The Food Corporation of India (FCI) has again started taking large amounts as short-term loans and wages and has started taking advances from banks for financing its activities. The corporation has been relatively comfortable with its cash position for the past one year as the government immediately announced the amount of food subsidy after the NSSF stopped the practice of financing subsidies in the FY22 budget in the interest of transparency of government finances.
The FCI is again resorting to short-term loans as financial constraints have slowed down the pace of subsidies to the FCI.
Sources told FE that FCI has so far received about Rs 25,000 crore as against the demand of about Rs 85,000 crore for expenditure for April-May, 2022. To fill the gap, it has taken out short-term loans of about Rs 25,000 crore, sources said. Most of the wheat is collected in these two months.
The finance ministry has paid Rs 10,000 crore as wages and advance payments to the FCI, the rest being financed through short-term loans.
The FCI is required to obtain 90-day short-term loans from designated banks to deal with cash flow discrepancies. The interest rate on this short term loan is between 3.85-3.9% per annum.
Wages and payments are disclosed within one year in advance and are payable out of the subsidy allocation for the year to the end of the current financial year.
Official sources said the government is expected to provide adequate funding for the FCI in the coming months, through which more than 70% of the government’s food subsidy budget is routed.
Due to a huge discrepancy between the open purchase of rice and wheat under the Minimum Support Price (MSP) operation from farmers between 2016-17 and 2020-21 and the rising costs due to excess storage costs, the government funded it in 2016-17 instead of food subsidies. From loans taken from the National Micro Savings Fund (NSSF) from 2020-21.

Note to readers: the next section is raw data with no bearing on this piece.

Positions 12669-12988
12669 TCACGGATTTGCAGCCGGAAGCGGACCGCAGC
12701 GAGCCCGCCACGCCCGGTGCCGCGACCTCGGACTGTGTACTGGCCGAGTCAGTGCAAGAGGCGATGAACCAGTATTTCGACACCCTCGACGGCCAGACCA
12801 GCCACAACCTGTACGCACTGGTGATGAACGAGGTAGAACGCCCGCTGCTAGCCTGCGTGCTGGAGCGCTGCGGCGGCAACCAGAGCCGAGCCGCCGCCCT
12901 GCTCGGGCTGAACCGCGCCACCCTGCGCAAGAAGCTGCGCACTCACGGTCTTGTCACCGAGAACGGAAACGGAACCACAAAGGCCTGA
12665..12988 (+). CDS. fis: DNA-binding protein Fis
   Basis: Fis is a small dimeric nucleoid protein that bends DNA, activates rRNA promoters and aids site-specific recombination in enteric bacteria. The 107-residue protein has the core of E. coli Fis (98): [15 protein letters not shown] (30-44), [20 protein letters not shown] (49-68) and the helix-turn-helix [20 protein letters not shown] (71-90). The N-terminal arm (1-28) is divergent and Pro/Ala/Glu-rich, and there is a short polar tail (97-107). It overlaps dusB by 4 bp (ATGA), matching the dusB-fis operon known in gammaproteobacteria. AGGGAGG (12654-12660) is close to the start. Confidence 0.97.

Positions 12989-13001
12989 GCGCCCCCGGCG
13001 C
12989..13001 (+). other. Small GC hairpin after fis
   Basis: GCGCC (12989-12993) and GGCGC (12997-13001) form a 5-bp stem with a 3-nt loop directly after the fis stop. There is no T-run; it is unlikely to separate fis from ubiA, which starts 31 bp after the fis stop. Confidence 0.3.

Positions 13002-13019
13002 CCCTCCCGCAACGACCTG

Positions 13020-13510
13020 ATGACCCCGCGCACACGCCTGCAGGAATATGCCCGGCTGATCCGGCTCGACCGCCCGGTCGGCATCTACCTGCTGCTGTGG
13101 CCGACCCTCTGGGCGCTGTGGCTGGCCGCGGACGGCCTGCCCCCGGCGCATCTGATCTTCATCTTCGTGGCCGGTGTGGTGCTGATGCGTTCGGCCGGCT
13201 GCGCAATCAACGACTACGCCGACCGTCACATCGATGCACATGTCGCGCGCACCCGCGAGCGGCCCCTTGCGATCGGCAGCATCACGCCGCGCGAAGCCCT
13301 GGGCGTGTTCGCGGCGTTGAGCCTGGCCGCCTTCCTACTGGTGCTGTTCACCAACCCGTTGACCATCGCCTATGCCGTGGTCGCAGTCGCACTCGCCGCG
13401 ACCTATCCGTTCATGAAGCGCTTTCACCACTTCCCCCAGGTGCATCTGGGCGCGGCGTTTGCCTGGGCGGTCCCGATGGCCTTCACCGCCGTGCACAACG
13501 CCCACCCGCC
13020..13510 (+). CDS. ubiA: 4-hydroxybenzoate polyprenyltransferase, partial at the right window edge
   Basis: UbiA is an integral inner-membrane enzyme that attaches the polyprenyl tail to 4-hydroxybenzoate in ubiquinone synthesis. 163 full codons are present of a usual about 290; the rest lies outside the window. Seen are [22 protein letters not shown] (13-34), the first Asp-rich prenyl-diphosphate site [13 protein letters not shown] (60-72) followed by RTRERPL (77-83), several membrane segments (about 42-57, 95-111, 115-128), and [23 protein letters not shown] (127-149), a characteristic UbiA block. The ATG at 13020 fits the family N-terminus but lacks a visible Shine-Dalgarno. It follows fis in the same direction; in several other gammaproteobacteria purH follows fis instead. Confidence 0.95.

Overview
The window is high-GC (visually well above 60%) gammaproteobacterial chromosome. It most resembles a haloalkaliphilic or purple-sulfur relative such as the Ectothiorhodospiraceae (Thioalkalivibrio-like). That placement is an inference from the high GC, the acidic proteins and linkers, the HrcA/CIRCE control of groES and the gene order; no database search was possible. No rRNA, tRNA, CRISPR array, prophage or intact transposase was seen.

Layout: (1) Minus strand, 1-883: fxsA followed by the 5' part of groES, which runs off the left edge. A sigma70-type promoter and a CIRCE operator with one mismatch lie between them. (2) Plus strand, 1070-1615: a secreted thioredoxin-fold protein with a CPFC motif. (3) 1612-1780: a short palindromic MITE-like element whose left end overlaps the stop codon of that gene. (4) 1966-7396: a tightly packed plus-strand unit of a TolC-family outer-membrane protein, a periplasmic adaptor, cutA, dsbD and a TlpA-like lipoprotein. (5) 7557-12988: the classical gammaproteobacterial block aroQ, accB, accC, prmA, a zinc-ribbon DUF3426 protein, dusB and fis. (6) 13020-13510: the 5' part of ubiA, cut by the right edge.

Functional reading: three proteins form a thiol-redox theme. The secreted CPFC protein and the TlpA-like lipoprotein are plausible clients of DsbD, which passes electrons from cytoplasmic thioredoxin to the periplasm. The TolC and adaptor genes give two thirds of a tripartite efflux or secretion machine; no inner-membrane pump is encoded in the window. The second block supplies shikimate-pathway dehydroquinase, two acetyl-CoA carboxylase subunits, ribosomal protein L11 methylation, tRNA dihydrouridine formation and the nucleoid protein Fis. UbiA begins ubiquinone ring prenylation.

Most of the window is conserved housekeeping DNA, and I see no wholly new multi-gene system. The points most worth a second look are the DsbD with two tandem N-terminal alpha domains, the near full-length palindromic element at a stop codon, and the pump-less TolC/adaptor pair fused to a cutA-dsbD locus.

However, Finance Minister Nirmala Sitharaman in her 2021-22 budget speech announced an end to the practice of extra-budgetary loans from the next financial year by allocating Rs 3.35 trillion for repayment of NSSF loans.
Under the National Food Security Act (NFSA), the central issue price of Rs. On the other hand, FCI’s economic cost (MSP to farmers, storage, transportation and other costs) for rice and wheat for 2022-23 is Rs 36.70 and Rs 25.88 per kg respectively.
FCI collects and distributes 60 million tons (MT) of wheat and rice annually. The corporation manages the collection, storage and transportation of rice and wheat to the states, mainly for distribution to the NFSA and other welfare projects.
For 2022-23, the central government has allocated Rs 2.06 trillion for food subsidy expenditure of which Rs 1.45 trillion or 71% has been paid to FCI. However, after the expansion of the Prime Minister’s Poor Welfare Anna Yojana, an additional Rs 0.8 trillion will be spent on food subsidies.
At present, FCI bonds rely on its working capital debt through advance and short-term loans.
Under the NFSA, more than 800 million people receive a high subsidy of 5-kg of food grains per capita per month. This includes about 25 million Antyodaya Anna Yojana families, the poorest of the poor. They are entitled to receive 35 kg per family per month at subsidized rates.